SALT LAKE CITY -- A Cache County legislator hopes to raise the tax on beer in an attempt to address the social impact of drinking on the public.
Rep. Jack Draxler, R-North Logan, said he will run a bill to tie a potential tax increase on the cost of beer to the consumer price index. The measure would cap the potential impact to 4 percent. It would also include a delay of one year before implementation.
Draxler said the bill will be heard during interim meetings this month, in hopes it is ready to be aired by the Legislature for the 2014 session. Several legislators use interim meetings, when the Legislature in not in regular session, to bring forth proposals sometimes considered controversial, or which require additional review.
His fight is not new. Draxler ran similar legislation this year, which was voted down in committee. But he has simplified the measure, removing a markup on liquor and wine that was associated with the bill during the 2013 session, and dedicated any new revenues the bill would generate to alcohol prevention programs for youth.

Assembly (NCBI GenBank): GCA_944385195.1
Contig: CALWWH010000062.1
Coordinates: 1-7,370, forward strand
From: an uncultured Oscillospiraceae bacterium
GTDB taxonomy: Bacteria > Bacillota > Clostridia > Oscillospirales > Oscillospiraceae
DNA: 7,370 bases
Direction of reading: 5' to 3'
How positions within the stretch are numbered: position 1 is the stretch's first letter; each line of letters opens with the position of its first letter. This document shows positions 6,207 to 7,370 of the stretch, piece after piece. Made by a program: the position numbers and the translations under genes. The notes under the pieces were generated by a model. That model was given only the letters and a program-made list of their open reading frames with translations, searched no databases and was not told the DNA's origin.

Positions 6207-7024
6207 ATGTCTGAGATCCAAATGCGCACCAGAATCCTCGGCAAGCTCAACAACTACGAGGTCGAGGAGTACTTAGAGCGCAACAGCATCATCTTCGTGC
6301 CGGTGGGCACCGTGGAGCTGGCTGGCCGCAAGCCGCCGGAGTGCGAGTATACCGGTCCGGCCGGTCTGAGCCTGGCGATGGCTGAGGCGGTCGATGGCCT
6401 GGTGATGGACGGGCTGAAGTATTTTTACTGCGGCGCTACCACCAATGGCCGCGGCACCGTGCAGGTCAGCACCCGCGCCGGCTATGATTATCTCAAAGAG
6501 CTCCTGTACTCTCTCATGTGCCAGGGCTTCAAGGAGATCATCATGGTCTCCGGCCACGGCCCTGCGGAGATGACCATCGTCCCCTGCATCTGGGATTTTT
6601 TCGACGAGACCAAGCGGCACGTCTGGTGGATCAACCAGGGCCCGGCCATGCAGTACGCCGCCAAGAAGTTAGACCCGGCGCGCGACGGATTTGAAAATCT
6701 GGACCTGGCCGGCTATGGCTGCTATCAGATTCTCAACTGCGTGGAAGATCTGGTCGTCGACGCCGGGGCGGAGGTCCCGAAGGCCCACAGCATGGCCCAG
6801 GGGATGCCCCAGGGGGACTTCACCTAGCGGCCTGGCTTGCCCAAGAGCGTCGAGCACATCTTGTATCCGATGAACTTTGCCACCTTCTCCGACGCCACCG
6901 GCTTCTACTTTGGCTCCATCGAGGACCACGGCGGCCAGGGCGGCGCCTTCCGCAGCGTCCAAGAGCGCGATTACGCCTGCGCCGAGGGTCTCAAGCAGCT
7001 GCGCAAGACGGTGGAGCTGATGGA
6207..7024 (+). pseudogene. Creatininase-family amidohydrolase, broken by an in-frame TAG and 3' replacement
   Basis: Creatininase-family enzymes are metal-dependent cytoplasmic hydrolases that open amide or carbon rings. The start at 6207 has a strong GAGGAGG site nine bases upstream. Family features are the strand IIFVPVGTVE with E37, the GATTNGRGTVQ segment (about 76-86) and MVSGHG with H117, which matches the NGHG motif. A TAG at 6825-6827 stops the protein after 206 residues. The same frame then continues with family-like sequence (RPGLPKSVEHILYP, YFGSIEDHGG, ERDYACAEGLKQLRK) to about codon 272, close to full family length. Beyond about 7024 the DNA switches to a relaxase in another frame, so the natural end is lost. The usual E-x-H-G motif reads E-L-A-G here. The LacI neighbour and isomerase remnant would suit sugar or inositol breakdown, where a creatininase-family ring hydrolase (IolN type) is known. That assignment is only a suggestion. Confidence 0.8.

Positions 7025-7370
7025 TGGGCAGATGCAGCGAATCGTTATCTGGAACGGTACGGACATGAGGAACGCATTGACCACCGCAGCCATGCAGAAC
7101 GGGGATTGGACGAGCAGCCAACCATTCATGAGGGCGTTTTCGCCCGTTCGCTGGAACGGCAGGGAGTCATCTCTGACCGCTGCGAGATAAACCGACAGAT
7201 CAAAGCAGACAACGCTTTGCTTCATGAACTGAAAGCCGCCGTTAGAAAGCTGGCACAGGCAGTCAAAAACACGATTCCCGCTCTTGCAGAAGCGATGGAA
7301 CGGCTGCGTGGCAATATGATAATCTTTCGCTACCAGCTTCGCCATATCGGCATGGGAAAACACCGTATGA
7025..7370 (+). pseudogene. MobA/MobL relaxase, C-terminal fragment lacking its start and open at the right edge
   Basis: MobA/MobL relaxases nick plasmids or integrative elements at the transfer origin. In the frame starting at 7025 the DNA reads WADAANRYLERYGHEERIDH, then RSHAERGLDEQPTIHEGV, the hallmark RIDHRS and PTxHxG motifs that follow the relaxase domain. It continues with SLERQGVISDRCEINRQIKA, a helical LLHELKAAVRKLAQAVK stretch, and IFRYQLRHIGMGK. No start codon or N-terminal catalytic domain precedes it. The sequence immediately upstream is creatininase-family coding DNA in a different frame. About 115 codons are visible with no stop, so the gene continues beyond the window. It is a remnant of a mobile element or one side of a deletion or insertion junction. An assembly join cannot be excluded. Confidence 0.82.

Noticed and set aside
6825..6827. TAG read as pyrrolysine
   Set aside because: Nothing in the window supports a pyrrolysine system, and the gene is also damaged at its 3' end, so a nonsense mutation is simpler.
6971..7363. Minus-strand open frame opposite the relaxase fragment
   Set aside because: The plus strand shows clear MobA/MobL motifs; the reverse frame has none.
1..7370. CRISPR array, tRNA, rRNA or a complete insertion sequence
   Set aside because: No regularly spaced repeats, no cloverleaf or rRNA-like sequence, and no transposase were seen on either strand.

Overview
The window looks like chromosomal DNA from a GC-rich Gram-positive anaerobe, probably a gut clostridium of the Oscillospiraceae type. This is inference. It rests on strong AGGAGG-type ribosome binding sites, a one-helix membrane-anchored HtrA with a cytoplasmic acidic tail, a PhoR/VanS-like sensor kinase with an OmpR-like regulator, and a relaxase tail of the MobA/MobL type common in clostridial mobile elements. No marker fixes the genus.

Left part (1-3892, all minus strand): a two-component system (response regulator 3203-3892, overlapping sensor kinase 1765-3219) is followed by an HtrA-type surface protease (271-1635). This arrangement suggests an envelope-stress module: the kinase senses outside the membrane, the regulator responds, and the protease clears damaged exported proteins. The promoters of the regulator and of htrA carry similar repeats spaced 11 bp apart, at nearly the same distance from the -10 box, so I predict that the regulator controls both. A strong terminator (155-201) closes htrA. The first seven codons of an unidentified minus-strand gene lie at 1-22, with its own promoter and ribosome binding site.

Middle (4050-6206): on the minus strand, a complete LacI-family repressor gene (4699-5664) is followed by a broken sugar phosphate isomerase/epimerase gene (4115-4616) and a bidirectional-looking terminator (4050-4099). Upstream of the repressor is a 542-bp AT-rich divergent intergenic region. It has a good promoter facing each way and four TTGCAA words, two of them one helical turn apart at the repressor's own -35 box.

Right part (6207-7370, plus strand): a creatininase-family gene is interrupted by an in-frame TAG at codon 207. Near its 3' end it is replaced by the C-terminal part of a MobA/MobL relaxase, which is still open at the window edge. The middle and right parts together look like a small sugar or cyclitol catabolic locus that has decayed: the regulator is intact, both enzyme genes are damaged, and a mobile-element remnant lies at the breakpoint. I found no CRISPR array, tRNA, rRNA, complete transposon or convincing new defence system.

Some Republican leaders have suggested any new tax could face a significant uphill battle in the coming legislative session - an election year - regardless of how or what the additional funding would be targeted to address. The Legislature did not approve a single new tax during the 2013 session.
Draxler admits his biggest challenge may be convincing fellow Republicans the measure is needed. He thinks his simplified measure will be much easier for many lawmakers to put their arms around.
He also expects opposition from the alcohol industry, but said in the end his measure will be a good public relations move for them.
The Cache County Republican also said the idea people will drive out of state to buy beer due to the new tax is also ridiculous. He said the tax will amount to pennies and even a simple drive of 10 miles in Cache County to the Idaho line would cost more in gasoline costs than what the tax increase would be.
Sen. Lyle Hillyard, R-Logan, is among those suggesting the possibility of any new taxes is slim at best during the coming 45-day session, which begins in January 2014. Senate President Wayne Niederhauser, R-Sandy, has also said passing any new tax is unlikely in the coming session, given the election cycle.